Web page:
Seriously, don't watch this trailer if you haven't watched the show and want all the 25-year-old surprises to stay surprises. If you're a fan though, you'll love this well-done recap.
He may be the butt of the joke, but this guy has a great attitude in addition to a great costume, and we'd like to commend him on both.
They all sound fairly disgusting but look quite tasty in practice.
Catching up on the series all at once, I kept thinking that its greatest artistic success was responsible for its biggest critical handicap.
We break down the hovels, the dream pads and everything in between.
Wubba-lubba-dub-dubbing your way through Los Santos, "Rick and Morty"-style? Sounds great to us.
Yes, Spicer really was the White House Easter Bunny a while back. Given his slip ups this week, one wonders if he should've stayed in the bunny suit.
We know Baldwin's practically cleared his schedule to play Trump every week, but is there any reason why Fallon can't be a recurring guest? He works in the same building after all.
The One Direction wunderkind is joined by Diana Ross (Sasheer Zamata), Liza Minelli (Cecily Strong) and the worst John Travolta you've ever seen (Jimmy Fallon).
Where "The West Wing" put White House staffers on a pedestal, "House of Cards" vilified them. Finally, a show that portrays people in politics for who they are: people subject to the same flaws and neurosis as everybody else.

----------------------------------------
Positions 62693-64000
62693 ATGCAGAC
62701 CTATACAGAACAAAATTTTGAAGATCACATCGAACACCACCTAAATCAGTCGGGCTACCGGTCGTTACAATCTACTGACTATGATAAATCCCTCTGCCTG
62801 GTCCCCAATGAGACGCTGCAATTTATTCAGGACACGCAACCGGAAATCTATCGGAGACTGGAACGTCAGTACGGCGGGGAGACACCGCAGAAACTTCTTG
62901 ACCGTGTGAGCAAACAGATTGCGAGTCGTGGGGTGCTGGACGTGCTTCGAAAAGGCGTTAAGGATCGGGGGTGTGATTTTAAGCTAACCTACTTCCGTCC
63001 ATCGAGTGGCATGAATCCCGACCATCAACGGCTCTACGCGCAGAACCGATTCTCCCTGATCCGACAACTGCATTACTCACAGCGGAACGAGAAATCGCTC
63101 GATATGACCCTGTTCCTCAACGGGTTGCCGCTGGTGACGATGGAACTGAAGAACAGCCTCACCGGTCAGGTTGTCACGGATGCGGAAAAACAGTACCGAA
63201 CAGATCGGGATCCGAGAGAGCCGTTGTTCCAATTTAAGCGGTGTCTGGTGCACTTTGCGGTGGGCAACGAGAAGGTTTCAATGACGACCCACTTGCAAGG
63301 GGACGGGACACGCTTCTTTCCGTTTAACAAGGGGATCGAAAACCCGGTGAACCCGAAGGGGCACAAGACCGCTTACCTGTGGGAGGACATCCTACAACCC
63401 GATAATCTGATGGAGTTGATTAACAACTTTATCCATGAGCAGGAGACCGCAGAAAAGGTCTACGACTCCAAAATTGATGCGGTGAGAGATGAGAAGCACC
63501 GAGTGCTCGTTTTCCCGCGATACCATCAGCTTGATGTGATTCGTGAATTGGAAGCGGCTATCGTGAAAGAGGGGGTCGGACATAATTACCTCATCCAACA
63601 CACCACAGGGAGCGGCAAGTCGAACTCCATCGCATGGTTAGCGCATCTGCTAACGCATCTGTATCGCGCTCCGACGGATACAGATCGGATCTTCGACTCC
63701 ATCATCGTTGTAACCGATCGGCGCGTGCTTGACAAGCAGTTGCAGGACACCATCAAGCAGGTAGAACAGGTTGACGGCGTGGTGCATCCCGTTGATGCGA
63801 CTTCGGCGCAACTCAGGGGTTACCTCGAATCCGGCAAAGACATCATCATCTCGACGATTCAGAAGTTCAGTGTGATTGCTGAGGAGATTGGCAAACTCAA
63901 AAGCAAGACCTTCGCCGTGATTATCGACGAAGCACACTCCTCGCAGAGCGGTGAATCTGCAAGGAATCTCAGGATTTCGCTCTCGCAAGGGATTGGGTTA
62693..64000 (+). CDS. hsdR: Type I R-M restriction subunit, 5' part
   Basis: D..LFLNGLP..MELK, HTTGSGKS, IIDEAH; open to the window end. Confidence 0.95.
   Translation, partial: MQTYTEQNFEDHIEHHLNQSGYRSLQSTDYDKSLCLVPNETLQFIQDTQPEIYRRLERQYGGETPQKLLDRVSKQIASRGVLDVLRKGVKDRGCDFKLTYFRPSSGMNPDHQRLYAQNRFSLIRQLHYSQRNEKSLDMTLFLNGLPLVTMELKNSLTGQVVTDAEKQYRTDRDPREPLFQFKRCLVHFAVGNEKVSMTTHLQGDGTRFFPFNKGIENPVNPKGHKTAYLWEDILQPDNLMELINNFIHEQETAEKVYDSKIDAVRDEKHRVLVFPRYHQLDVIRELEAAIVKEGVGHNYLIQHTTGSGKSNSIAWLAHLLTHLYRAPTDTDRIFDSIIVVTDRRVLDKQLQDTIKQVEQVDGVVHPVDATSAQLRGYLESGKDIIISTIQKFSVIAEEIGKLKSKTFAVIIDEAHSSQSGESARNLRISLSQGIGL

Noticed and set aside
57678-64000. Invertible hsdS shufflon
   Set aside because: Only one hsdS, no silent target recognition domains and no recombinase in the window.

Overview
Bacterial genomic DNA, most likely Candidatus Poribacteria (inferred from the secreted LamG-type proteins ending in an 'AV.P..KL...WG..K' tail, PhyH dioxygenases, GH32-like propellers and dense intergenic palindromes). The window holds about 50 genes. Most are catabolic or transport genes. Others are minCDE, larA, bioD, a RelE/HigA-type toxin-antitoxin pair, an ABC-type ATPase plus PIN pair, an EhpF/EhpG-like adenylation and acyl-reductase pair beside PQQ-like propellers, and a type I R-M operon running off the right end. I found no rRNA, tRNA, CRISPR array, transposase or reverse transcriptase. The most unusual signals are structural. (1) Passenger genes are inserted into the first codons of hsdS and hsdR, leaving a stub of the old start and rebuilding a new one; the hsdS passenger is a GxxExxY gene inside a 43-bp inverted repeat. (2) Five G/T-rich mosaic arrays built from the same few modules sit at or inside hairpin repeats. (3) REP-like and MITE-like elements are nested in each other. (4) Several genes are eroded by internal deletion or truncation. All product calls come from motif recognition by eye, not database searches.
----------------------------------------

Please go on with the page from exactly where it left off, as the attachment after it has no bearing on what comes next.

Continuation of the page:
The series about race relations on an elite college campus will premiere April 28.
From "Idiocracy" to "Silicon Valley," the writer and director has established himself as America's foremost chronicler of its own self-destructive tendencies.
Judd Apatow has been making great comedy for decades, so it's not hard to believe that he's collected quite the relics from different comedy legends over the years
At first Conan doesn't understand the concept. But as Luda explains his reasoning for animating his abdominals in his new music video, you can definitely see some jealousy creep across the talk show host's face.
I spliced together footage and music from HBO's Veep, about a fictional administration full of incompetent, tone-deaf, narcissists, with footage of an actual...
The HBO comedy is back for its sixth season. And the world is a very different place.
Unless you also have a collection of Nickelodeon VHS tapes collecting dust somewhere, there's no other way you'll get Weird Al Yankovic, Lil Romeo and Patchy the Pirate from "Spongebob" crammed into one half-hour.
On the eve of the "Girls" finale, the actor recounts his audition horror stories, the anal-sex tutorial he led on set, and the roles he’s being offered.
A show that started as a cheap, self-funded pilot made by three friends is on pace to be one of the longest-running and most beloved sitcoms ever. How it was dreamt up has a lot to do with it.
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